This was published under the 2010 to 2015 Conservative and Liberal Democrat coalition government
Chancellor Merkel called the Prime Minister today. Their conversation focussed on preparations for the upcoming informal European Council meeting, and they agreed that there is an urgent need to strengthen growth and to fight unemployment, in particular increasing youth employment in Europe. They agreed that it is important to:
use the full potential of the Single Market. Completing it and removing unjustified barriers to cross-border trade remains an important task to enhance growth prospects
improve the functioning of national labour markets in the EU by taking appropriate measures at the national level
conclude Free Trade Agreement negotiations on the right economic terms with key partners in 2012; and in particular use the High Level Working Group on Jobs and Growth established at the EU-US Summit last November to identify ways to boost EU-US trade and investment, specifically the option of a free trade agreement
reduce the burden of regulation on the European private sector; in particular through a Commission programme to reduce the overall burden stemming from new and existing legislation.
They also discussed the situation in the Middle East following the visit of Palestinian President Mahmoud Abbas to both London and Berlin earlier this week. In their respective meetings with President Abbas, Chancellor Merkel and the Prime Minister stressed their full support for negotiations between Israel and the Palestinians mediated by the Middle East Quartet and Jordan and leading towards a two-state-solution. They commended the Kingdom of Jordan for the important role it had played in initiating the talks.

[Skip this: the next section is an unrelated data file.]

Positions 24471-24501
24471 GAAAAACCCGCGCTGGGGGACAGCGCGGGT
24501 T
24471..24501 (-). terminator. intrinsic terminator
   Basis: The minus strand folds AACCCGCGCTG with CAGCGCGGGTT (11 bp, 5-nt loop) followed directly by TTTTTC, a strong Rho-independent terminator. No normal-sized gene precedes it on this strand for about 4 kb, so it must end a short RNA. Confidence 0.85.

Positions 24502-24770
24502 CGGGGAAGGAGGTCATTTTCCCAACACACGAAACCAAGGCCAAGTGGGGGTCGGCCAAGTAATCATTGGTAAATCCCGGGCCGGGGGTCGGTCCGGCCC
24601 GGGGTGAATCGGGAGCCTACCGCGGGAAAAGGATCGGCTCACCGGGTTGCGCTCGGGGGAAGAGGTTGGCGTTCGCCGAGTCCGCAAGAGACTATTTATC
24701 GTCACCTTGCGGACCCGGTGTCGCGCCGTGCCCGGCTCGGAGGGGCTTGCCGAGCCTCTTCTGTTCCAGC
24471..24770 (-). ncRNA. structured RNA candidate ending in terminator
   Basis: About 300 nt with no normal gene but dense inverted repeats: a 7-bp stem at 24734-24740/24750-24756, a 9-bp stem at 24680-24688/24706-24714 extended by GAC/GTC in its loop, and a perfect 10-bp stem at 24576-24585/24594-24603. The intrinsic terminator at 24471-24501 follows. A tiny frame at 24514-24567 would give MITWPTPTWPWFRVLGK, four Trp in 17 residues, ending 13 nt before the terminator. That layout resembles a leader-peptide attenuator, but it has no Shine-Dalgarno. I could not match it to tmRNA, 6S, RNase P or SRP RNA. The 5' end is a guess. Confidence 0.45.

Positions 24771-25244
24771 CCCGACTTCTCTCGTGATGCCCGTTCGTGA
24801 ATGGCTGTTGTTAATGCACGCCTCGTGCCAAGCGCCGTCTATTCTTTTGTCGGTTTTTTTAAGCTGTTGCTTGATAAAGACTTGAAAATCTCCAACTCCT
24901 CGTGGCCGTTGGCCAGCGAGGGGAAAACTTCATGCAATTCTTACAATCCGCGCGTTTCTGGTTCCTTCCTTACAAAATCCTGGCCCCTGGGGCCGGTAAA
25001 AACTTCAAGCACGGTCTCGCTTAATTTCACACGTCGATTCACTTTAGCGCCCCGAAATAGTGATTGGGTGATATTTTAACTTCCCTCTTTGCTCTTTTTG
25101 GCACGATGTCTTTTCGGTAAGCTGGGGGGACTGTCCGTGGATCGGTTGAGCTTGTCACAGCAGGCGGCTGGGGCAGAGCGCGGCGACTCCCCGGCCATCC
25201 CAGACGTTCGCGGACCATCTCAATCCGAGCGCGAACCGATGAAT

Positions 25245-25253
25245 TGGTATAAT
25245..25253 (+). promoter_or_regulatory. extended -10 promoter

They welcomed President Abbas’ support for the ongoing direct talks between Israel and the Palestinians and urged him to remain engaged in this process. They agreed that the Israeli government should take concrete steps to help maintain the current momentum of talks. They also underlined that both parties had to demonstrate their will to engage in meaningful negotiations by building-up trust and avoiding unilateral steps. They emphasized the need to concentrate first on the issues of territory and security and reiterated that both sides should be ready to enter into, and sustain, substantial discussions.